Days since Brexit

The right to be British, Irish or both

Graphic by Chris Scott

Graphic by Chris Scott

CAJ’s Daniel Holder explores the question of compliance with Northern Ireland birthright provisions in the Good Friday Agreement to be British or Irish or both in light of the recent decision to exclude NI-born Irish citizens from the ‘EU Settlement Scheme’ and Emma DeSouza’s case.

Legally treaties are to be interpreted in good faith and in accordance with the ordinary meaning given to the terms within them, in light of their context and purpose.

Article 1 of the Good Friday Agreement (GFA) commits British and Irish governments to:

recognise the birthright of all the people of Northern Ireland to identify themselves and be accepted as Irish or British, or both, as they may so choose, and accordingly confirm that their right to hold both British and Irish citizenship is accepted by both Governments and would not be affected by any future change in the status of Northern Ireland.

This can be read from the text constituting a duty on both States for such persons “to be accepted as” Irish or British or both. The question of (national) identity is also notably limited to the same categories as citizenship (the legal bond between an individual and a State.)

Rights “to hold both British and Irish citizenship” accommodate persons who choose to be ‘both’ British and Irish. This is in light of many states not permitting dual citizenship.

The final clause can be read as a duty for NI-birthrights to British citizenship continuing to be in place in a future United Ireland.

Historical context of British and Irish citizenship

After partition under the 1922 constitution persons domiciled in the South became citizens of Saorstát Eireann (Irish Free State). However, UK law treated the same persons as British Subjects - a position that Dublin needless to say resisted. In 1935 the Irish government passed citizenship legislation that reflected Dublin’s concerns, with Section 33.3 - stating that being a ‘natural born citizen of Saorstát Eireann’ did not confer any other citizenship. Under UK law the British courts disagreed, and found in Murray v Parkes (1942) that a Roscommon-born man who had moved to England, was a British Subject under British law and had been legitimately therefore subject to British Army conscription.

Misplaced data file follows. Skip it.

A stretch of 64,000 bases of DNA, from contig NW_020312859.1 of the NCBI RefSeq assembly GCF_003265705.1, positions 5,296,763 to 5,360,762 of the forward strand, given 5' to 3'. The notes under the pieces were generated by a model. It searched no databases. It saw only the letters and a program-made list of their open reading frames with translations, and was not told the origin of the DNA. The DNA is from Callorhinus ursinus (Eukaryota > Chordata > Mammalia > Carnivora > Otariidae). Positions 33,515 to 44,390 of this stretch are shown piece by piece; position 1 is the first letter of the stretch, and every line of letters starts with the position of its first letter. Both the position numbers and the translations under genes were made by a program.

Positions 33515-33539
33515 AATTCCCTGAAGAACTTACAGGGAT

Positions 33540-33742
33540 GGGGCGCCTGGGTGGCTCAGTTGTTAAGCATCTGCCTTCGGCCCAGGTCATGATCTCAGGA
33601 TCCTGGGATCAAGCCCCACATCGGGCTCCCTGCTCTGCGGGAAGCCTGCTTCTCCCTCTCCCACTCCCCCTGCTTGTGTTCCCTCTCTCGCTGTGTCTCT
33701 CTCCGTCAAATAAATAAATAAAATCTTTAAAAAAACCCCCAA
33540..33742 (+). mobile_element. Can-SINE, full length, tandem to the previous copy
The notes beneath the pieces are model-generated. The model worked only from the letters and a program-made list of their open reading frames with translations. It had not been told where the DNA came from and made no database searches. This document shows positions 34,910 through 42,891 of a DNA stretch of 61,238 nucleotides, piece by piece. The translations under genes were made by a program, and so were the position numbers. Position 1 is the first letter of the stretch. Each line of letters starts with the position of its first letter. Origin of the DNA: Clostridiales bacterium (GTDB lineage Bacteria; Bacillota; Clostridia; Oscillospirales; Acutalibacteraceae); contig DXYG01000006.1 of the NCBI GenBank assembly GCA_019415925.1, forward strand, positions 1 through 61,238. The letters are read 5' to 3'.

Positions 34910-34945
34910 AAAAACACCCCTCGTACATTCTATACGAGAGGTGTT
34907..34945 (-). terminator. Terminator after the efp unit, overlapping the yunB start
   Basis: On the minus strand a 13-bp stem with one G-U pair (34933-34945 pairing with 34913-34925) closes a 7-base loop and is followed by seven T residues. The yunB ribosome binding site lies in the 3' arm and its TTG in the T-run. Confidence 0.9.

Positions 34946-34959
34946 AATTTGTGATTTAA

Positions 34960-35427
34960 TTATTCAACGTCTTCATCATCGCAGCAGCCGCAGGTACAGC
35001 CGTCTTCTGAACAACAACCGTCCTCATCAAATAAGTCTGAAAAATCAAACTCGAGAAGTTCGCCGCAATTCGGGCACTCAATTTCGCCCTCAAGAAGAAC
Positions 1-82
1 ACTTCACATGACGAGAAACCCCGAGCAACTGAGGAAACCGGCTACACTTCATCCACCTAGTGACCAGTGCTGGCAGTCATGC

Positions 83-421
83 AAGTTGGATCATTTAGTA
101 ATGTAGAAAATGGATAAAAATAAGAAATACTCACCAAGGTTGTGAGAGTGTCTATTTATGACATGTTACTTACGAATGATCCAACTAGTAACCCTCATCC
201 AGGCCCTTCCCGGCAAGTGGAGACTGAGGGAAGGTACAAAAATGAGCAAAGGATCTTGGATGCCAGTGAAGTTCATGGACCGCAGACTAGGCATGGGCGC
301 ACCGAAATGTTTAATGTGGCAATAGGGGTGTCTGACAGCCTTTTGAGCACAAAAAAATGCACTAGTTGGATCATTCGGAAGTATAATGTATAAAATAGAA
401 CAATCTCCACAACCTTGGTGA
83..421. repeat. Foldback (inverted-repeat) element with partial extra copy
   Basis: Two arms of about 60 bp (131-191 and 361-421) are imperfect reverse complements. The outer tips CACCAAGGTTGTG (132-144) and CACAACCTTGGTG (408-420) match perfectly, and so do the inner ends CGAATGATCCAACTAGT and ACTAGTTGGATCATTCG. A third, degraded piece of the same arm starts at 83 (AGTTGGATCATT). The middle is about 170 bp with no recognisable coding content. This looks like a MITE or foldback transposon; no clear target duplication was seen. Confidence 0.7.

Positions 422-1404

Section 21 of Ireland’s 1935 Act restricted dual citizenship providing that acquisition of another citizenship could lead to loss of Irish citizenship – although later legislation (1956) qualified that this would not occur where such citizenship was ‘conferred’ on a person by the law of ‘another country’ without any ‘voluntary act’ on their part.

The 1956 Irish citizenship legislation (after the Republic of Ireland Act 1948) introduced into law the term ‘Irish Citizens’. Its provisions on birth and descent, automatically conferred Irish citizenship on persons in Northern Ireland. An action considered by the then Stormont Parliament as inflicting ‘unwanted Irish republican nationality on the people of Northern Ireland.’

The concept in law of a ‘British Citizen’ began in 1983 with the commencement of the current British Nationality Act 1981, replacing the concept of a ‘Citizen of the United Kingdom and the Colonies’ from British nationality legislation in 1948. The 1948 Act ceased to consider the Republic of Ireland as part of the ‘UK and the Colonies’ and ended the practice of automatic conferral of British Subject status on Irish Citizens. The 1981 Act continued automatically to confer British Citizenship on most persons born in the UK – including NI (the main exception being the children of temporary migrants).

The pre-GFA history of considerable contestation over the imposition of citizenship by either State set the context for what was included in the 1998 Agreement.

The consequence of the GFA on Irish and British citizenship law

Prime Minister Tony Blair and Taoiseach Bertie Ahern signing the Good Friday Agreement

Prime Minister Tony Blair and Taoiseach Bertie Ahern signing the Good Friday Agreement

After 1998 Ireland amended its citizenship legislation to reflect the ‘birthright’ provisions in the GFA (also linked to the GFA changes in Article 2 of the Irish Constitution). The changes were taken forward by new citizenship legislation in 2001 that amended Ireland’s 1956 Act.